You may have been picking up new hobbies during the pandemic. You may also have been getting into new online courses to teach yourself a new skill or two while you spend extra time at home. If you are a creative individual, why don’t you explore the world of animation? It offers a lot of possibilities for creatives like you.
Animation has been around for decades, and it has had a long history and great development in recent years. Major animation studios continue to produce films and shorts using this medium for kids and adults alike.
Studying animation may sometimes be a tedious process, but it is always rewarding to see your work come to life. To start with your animation studies, you could consider investing in and building a gaming laptop that could accommodate the specs and features that your animation venture will need.
What are the basics of animation that you need to know before you get started?
Learning the Animation Basics
If you are a visual artist, you may already be familiar with the idea of the principles of design and the elements of art. These principles and elements help artists come up with effective compositions that solve visual problems. Following these principles and elements is not a fixed rule, but it simply serves as a guide.
The same goes for animation. There are principles to follow, which are called the 12 basic principles of animation. It would be best if you familiarize yourself with these principles before you get started with the software and technicalities of the discipline so that you know what you should watch out for in your upcoming body of work.
What are the basic principles of animation that you need to know?
The first basic principle is squash and stretch, which gives an object or character a sense of weight and volume. You will need this in storytelling, especially if you compare two characters together in one frame.
In animation, you need to create a sense of anticipation. In the natural world, rarely anything happens suddenly. To add a sense of naturalness to your animation, create a sense of anticipation in every scene.
Animation may involve a lot of movement in one frame, but when composing your scene, you should learn how to stage it well so that you can draw the attention of the audience in the right direction.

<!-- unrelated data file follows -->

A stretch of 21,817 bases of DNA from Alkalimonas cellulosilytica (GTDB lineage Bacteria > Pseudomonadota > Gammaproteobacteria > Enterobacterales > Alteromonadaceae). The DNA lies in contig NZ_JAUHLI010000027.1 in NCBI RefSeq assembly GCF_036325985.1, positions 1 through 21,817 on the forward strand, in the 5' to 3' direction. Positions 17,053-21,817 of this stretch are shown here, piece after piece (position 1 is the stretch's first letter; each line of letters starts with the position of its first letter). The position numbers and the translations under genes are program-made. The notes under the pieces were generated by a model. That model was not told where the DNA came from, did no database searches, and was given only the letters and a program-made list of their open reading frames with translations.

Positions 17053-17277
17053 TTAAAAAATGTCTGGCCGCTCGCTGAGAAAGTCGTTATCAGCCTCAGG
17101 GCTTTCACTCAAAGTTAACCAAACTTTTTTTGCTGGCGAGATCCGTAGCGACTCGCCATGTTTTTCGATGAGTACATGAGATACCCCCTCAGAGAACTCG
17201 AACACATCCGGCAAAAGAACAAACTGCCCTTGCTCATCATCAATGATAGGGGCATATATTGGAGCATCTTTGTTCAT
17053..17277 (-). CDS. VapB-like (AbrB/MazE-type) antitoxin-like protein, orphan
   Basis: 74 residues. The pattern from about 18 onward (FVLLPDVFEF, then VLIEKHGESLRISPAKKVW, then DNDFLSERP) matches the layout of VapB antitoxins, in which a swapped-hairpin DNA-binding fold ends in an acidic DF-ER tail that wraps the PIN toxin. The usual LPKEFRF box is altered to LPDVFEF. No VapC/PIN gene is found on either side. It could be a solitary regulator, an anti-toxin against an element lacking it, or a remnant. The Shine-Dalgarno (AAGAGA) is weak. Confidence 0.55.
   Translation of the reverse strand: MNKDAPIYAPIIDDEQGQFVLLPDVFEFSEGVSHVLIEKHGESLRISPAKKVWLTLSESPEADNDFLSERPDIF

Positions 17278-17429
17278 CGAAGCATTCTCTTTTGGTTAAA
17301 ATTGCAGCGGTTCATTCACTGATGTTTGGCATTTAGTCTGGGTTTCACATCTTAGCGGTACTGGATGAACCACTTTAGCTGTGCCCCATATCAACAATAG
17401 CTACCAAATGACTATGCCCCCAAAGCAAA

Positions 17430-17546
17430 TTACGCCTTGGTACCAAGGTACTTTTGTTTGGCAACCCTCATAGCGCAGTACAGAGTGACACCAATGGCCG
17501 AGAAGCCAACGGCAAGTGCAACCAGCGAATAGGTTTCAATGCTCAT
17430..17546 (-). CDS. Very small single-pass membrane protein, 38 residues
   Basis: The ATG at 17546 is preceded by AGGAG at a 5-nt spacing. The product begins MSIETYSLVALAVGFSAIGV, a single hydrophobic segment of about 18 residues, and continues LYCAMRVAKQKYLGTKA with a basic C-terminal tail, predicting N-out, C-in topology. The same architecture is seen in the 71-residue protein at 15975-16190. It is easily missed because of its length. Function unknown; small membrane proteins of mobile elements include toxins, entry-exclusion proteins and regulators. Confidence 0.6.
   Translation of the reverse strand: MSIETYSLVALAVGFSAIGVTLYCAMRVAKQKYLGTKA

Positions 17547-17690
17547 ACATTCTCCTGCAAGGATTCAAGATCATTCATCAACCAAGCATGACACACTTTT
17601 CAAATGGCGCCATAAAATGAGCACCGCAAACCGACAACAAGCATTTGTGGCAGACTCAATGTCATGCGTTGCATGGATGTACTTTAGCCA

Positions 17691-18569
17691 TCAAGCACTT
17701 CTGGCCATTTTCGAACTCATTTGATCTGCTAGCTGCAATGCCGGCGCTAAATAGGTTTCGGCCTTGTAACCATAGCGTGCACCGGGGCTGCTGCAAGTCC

Exaggeration is a technique in animation that may be one of the most obvious principles demonstrated by the discipline. This is when a character exaggerates its movement to bring a specific movement beyond the screen.
These are only some basic principles of animation that you need to know before you get started with learning the actual creation of animation. Whether you decide to learn 2D animation or 3D animation, you will surely benefit from being familiar with these basic principles.
Given that you are interested in animation as a discipline, how did this field start in the first place?
A Quick History of Animation
While it can be debated what constitutes a piece of animation, it can be said that the practice of animation started hundreds of thousands of years ago through cave paintings depicting hunting movements.
Another look at history will also lend a picture of the Victorians learning how to use still images to create an illusion of movement.
In terms of the first animated feature film, it was released in 1917 to a South American theater audience. It was a 70-minute-long movie whose political satire was deemed exceptional.
While that may have been the first animated feature film, others may argue that Walt Disney’s Snow White and The Seven Dwarfs is, indeed, the first. This fully hand-drawn 1937 animation remains a classic today.
Nowadays, the animation industry has developed towards computer-animated feature films. These films are not limited to the productions of Walt Disney Studios, although this is one of the most popular animation studios today.
CGI animation has become a staple in the animation industry, and that won’t be changing anytime soon. The development and the evolution of the discipline rely on young and fresh minds that pursue the interest today.
Animation has been around for years. As it continues to develop and evolve, the need for animators also continues to grow. As a visual artist, taking this time to learn the basics of animation as a discipline can benefit your art practice greatly. Take advantage of the unlimited online resources at your reach to widen your horizons and skill set regarding visual art.